THE STATE EDUCATION DEPARTMENT / THE UNIVERSITY OF THE STATE OF NEW YORK / ALBANY, NY 12234

 

TO:

The Honorable the Members of the Board of Regents

FROM:

Johanna Duncan-Poitier

 

 

SUBJECT:

Regents Permission to Operate in New York State:   University of Pennsylvania

DATE:

October 11, 2006

STRATEGIC GOAL:

Goal 2

AUTHORIZATION(S):

 

 

SUMMARY

 

Issue for Decision (Consent Agenda)

 

Should the Regents approve the proposed permission to operate in New York State for the University of Pennsylvania?

 

Reason(s) for Consideration

 

Required by State statute

 

Proposed Handling

 

This question will come before the Board of Regents at its October 2006 meeting for final action.

 

Procedural History

 

Regents permission to operate in New York State is required by Section 224 of the Education Law which prohibits out-of-state colleges and universities from transacting business in New York without Regents permission.

 

Background Information

 

The University of Pennsylvania is seeking Regents permission to operate in New York State in order to place its students in a health care agency for supervised clinical experiences in a pediatric critical care nurse practitioner program.  Section 6908 of the Education Law restricts the practice of nursing to licensed persons or students enrolled in educational programs that the State Education Department has registered.  The Universityís Pediatric Critical Care Nurse Practitioner program is accredited by the Commission on Collegiate Nursing Education (CCNE).  The program meets the standards for registration as set forth in the Regulations of the Commissioner of Education.

 

Recommendation

 

It is recommended that the Regents approve the proposed permission to operate effective October 24, 2006, to authorize the University of Pennsylvania to use a clinical agency in New York for clinical education of students in its Master of Science in Nursing degree program titled Pediatric Critical Care Nurse Practitioner.

 

Timetable for Implementation

 

This approval will be effective until November 30, 2011.

 

 

 

 

INFORMATION IN SUPPORT OF RECOMMENDATION

 

            The curriculum requires completion of 12 course units, which are the equivalent of 40 credits.  Content includes:  pediatric pharmacology, research methods, physiology of reproduction and development, child and family development, principles of pediatric critical care nursing and clinical practica that comprise 600 hours of supervised clinical experiences.  The program can be completed in 12 months of full-time study or 24 months of part-time study.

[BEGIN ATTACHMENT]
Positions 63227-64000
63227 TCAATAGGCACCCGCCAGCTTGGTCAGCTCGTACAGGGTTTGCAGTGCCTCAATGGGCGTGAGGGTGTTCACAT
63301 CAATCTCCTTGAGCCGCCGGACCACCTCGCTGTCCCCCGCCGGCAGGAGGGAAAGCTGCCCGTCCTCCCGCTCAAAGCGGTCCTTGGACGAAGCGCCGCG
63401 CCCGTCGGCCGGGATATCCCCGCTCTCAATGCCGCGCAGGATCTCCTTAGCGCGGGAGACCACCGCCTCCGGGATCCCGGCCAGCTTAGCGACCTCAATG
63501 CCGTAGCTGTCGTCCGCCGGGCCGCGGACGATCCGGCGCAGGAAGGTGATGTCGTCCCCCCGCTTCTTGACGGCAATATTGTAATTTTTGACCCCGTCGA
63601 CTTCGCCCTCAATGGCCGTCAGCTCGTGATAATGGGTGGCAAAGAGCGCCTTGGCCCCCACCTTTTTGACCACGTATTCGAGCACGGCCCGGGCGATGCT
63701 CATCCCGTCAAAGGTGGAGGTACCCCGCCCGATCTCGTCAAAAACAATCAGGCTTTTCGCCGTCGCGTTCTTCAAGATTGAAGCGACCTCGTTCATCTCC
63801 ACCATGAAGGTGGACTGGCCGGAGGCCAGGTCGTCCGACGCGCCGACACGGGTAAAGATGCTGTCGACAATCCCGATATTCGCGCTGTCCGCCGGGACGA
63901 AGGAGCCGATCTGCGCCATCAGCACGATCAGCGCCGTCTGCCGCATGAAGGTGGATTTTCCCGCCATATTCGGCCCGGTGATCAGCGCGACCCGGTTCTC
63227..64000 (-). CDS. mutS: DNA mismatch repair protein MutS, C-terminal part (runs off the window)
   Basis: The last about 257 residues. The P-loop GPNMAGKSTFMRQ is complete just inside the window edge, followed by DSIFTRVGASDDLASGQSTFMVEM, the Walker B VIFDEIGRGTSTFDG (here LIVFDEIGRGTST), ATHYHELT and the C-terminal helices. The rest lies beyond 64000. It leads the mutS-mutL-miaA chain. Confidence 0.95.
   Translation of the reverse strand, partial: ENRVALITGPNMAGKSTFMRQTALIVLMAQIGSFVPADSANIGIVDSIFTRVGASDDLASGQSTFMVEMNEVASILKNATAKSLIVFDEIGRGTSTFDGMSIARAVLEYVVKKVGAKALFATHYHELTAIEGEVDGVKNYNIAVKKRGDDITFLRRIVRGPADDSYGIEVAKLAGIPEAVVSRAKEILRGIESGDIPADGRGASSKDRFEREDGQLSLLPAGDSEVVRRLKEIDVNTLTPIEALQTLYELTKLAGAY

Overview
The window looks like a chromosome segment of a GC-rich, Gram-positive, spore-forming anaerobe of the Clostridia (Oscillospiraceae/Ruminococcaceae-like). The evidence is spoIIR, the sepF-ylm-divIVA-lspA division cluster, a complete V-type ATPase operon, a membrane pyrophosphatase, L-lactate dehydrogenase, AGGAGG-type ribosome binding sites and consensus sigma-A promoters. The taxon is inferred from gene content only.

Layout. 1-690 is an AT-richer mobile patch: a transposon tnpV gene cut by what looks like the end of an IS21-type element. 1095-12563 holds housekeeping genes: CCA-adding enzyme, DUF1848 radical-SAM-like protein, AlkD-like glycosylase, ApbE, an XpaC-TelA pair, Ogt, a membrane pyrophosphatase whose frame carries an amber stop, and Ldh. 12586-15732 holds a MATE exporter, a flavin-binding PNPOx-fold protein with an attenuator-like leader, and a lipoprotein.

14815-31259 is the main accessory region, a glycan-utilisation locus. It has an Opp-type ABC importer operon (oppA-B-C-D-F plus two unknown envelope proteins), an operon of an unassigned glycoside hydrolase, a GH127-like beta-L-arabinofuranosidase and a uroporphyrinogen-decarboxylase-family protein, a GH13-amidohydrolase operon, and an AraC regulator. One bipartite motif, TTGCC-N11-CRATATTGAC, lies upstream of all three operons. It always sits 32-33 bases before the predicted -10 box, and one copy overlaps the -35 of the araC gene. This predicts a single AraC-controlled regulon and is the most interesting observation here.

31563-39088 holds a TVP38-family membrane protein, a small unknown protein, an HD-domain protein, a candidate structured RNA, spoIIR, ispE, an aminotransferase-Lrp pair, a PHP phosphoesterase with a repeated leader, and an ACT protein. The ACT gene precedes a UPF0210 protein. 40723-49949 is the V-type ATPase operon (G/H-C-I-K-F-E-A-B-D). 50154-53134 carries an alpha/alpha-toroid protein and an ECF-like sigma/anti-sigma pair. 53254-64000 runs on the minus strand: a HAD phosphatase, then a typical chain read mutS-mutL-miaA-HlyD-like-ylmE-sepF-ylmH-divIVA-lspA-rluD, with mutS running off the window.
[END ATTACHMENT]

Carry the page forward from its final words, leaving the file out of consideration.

The University of Pennsylvania plans on using one agency in New York State, New York - Presbyterian Hospital, located in Manhattan.  Only one student will be placed in a New York agency in 2007, and no more than five students will be placed in New York State annually thereafter.  Currently, the University of Pennsylvania has Regents permission to annually use clinical placements in New York State for up to eight students in its bachelorís degree program, for up to two students in its Nurse-Midwifery program, for up to three students in its Psychiatric-Mental Health Nursing program and for up to four students in its nurse practitioner programs with clinical specializations in adult acute care, pediatric oncology, and womenís health.

 

            The program has 11 faculty involved in instructional activities.  All faculty have masterís degrees in nursing and one has a doctorate.  Nine of the faculty are pediatric nurse practitioners.  The preceptor who will supervise students at New York Ė Presbyterian Hospital is certified in New York State as a pediatric nurse practitioner. 

 

            Like programs preparing practitioners in other professions, nurse practitioner programs typically use a large number of health facilities for studentsí clinical experiences.  These facilities may be in several states.  Because of statutes like New Yorkís restricting practice by students to those enrolled in state approved programs, institutions must undergo a variety of state review processes to assure lawful practice by students.  In New York, this entails receiving the Regents permission to operate and Department registration of the program so that one student a year may practice in the State.

 

            Staff have determined that there would be no reduction in access to clinical experiences at cooperating facilities if authorization is granted.  Because of the limited nature of the Universityís authorization to operate in New York State, it should have no effect on New York institutions.

 

            The Office of the Professions has determined that the University of Pennsylvania meets the standards for registration set forth in the Regulations of the Commissioner of Education.